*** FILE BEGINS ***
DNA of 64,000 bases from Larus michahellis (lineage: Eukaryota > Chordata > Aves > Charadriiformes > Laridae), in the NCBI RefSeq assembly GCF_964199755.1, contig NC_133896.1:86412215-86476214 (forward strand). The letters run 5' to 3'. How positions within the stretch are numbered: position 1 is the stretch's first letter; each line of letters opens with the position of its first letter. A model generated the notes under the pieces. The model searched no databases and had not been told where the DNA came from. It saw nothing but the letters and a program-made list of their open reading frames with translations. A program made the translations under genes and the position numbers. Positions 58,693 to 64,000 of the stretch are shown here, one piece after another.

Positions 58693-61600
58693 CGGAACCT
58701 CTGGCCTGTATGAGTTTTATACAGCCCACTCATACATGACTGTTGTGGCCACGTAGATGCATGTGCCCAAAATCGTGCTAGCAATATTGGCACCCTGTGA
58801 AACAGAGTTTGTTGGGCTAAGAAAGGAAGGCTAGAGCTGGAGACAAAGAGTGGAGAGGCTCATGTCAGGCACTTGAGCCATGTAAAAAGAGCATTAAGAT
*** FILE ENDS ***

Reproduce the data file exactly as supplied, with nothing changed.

DNA of 64,000 bases from Larus michahellis (lineage: Eukaryota > Chordata > Aves > Charadriiformes > Laridae), in the NCBI RefSeq assembly GCF_964199755.1, contig NC_133896.1:86412215-86476214 (forward strand). The letters run 5' to 3'. How positions within the stretch are numbered: position 1 is the stretch's first letter; each line of letters opens with the position of its first letter. A model generated the notes under the pieces. The model searched no databases and had not been told where the DNA came from. It saw nothing but the letters and a program-made list of their open reading frames with translations. A program made the translations under genes and the position numbers. Positions 58,693 to 64,000 of the stretch are shown here, one piece after another.

Positions 58693-61600
58693 CGGAACCT
58701 CTGGCCTGTATGAGTTTTATACAGCCCACTCATACATGACTGTTGTGGCCACGTAGATGCATGTGCCCAAAATCGTGCTAGCAATATTGGCACCCTGTGA
58801 AACAGAGTTTGTTGGGCTAAGAAAGGAAGGCTAGAGCTGGAGACAAAGAGTGGAGAGGCTCATGTCAGGCACTTGAGCCATGTAAAAAGAGCATTAAGAT